Live review: The Decemberists @ the Ogden TheatreBy Marc Hobelman and David Gannon | February 11th, 2011 | 1 Comment »
The Decemberists have set themselves up again as touring legends. They filled their set at the Ogden Theatre with tracks from “The King is Dead,” their latest and best-selling release. Singles like “Down by the Water” were taken care of early on, and as things revved up the song choice was a grab bag of the band’s decade-long, increasingly diverse repertoire.
The show started with a recorded voiceover introduction by Portland mayor, Sam Adams. It was a cute, goofy (two words that describe a large portion of the concert) mood-setter that might as well have been written by Carrie Brownstein and Fred Armisen. The banter between songs was relaxed and very funny. Meloy kept comparing the Ogden crowd’s singing to their previous gig in Boulder in a winking way. I could barely hear the people sarcastically booing over the laughter he was getting. He even went so far as to split the response chorus in “Sixteen Military Wives” between people from Boulder and those from Denver– a very clever ribbing that everyone appreciated. Meloy even changed lyrics to reflect his onstage observations and kept it all extremely loose, which was another big plus.
A comment I heard several times throughout the night was how uncharacteristically well-mixed this show was. I guess that’s been an issue with the Decemberists’ complex levels before. Kudos are due to the Ogden staff, who kept the sound clear in what seemed like an over-capacity floor. It was easiest to hear the quality of their live sound during “The Rake’s Song” which takes big, dynamic swings. That was the showmanship highlight of the night. Meloy and bassist Nate Query handled the handful of chords while the remaining four Decemberists laid into floor toms around the stage.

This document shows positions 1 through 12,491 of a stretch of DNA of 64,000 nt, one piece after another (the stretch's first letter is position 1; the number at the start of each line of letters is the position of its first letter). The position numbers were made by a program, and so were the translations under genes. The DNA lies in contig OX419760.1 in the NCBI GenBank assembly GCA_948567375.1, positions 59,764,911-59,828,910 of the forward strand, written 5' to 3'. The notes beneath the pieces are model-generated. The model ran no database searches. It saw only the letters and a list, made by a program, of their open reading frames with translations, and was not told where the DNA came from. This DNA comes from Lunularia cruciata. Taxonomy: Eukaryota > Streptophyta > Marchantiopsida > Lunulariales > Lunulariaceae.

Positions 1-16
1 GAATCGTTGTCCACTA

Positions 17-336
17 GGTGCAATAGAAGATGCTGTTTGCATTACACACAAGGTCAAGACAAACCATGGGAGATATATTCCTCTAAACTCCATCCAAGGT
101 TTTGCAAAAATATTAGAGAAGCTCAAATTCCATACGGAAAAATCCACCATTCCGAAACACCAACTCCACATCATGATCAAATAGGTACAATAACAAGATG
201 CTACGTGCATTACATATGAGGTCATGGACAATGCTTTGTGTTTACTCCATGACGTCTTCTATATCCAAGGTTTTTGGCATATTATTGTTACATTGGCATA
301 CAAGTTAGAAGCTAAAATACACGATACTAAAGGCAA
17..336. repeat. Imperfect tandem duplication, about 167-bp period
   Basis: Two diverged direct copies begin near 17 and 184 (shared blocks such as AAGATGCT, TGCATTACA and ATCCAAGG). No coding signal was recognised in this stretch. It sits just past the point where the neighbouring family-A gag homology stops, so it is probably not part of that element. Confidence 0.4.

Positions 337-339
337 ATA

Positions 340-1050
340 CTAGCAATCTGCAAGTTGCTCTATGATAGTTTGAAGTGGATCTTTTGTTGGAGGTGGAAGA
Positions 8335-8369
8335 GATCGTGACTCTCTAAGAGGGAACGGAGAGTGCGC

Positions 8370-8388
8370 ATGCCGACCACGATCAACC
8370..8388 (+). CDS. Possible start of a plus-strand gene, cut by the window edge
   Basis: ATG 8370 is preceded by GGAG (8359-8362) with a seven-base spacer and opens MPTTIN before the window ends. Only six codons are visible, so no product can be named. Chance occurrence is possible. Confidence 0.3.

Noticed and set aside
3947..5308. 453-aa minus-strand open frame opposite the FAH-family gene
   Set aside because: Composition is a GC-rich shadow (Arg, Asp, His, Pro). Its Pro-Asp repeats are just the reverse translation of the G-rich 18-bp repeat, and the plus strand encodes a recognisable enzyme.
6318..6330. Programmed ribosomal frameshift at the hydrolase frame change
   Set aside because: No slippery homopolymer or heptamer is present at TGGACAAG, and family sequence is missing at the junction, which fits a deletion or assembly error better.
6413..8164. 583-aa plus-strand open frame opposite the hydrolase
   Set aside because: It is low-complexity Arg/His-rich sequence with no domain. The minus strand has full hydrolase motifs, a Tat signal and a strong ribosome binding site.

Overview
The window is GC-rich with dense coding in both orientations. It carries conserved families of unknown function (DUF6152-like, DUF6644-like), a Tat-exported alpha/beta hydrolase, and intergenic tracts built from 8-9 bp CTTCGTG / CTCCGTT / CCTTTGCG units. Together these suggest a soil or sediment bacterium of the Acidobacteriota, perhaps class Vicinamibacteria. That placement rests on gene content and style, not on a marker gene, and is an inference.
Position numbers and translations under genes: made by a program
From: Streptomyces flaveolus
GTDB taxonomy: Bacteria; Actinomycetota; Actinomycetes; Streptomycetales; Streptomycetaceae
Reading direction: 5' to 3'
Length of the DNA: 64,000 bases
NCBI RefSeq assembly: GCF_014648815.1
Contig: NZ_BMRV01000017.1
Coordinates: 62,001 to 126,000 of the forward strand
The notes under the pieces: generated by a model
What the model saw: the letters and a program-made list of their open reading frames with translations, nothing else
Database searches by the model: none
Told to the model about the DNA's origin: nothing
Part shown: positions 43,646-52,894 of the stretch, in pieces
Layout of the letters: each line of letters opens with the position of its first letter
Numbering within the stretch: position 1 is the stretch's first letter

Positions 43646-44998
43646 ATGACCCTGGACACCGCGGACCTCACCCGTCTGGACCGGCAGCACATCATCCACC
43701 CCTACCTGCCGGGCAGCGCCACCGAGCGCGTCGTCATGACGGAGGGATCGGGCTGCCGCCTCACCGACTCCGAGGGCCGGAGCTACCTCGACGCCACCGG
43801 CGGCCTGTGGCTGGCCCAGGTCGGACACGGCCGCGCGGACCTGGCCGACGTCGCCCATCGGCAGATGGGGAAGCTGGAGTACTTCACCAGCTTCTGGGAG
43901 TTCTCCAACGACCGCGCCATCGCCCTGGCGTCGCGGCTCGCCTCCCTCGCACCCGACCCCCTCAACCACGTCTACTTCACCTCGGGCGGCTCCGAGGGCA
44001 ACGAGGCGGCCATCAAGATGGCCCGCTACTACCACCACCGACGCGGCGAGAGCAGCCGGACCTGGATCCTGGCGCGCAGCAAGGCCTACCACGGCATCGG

It was great to see a band have so much fun. The best example of their playful attitude was in their first encore when they played the fan favorite “The Mariner’s Revenge Song.” I’m guessing they usually get fairly theatrical when they play it, but that word understates the hammy overacting that had the audience in stitches. Meloy was deftly prancing around the stage making Jenny Conlee break “character” during her consumption-ridden, revenge-seeking mother scenes. The whole band began sliding their instruments around the stage as they were being shipwrecked in a manner I can only describe as Aquabats silliness. Another short encore ending with “June Hymn” wrapped things up nicely.
The Decemberists are loved so deeply by their fans. Fans who only know the early stuff, those who just found out about the band, the “Decemberheads” who’ve never missed a concert — they all gather ‘round for the same reason. My grand theory is that every fan sees the Decemberists the same way, if from different angles. The Decemberists are like your cooler older sister. For millennials, I guess that would be Judy Funnie. Denise Huxtable for Gen-X, maybe. She’s into music you haven’t heard yet, she’s effortlessly stylish, she can make cruel personal jokes about you but her ultra-cool maturity makes you feel special that she’s engaging you directly at all. She’s everything you want to be when you grow up, and deep down, you know she loves you back which makes you proud to be associated with her at all.
Marc Hobelman makes websites at The Denver Post, tweets pictures of his cat, and is a regular contributor to Reverb.
Dave Gannon is a Denver photographer and new contributor to Reverb.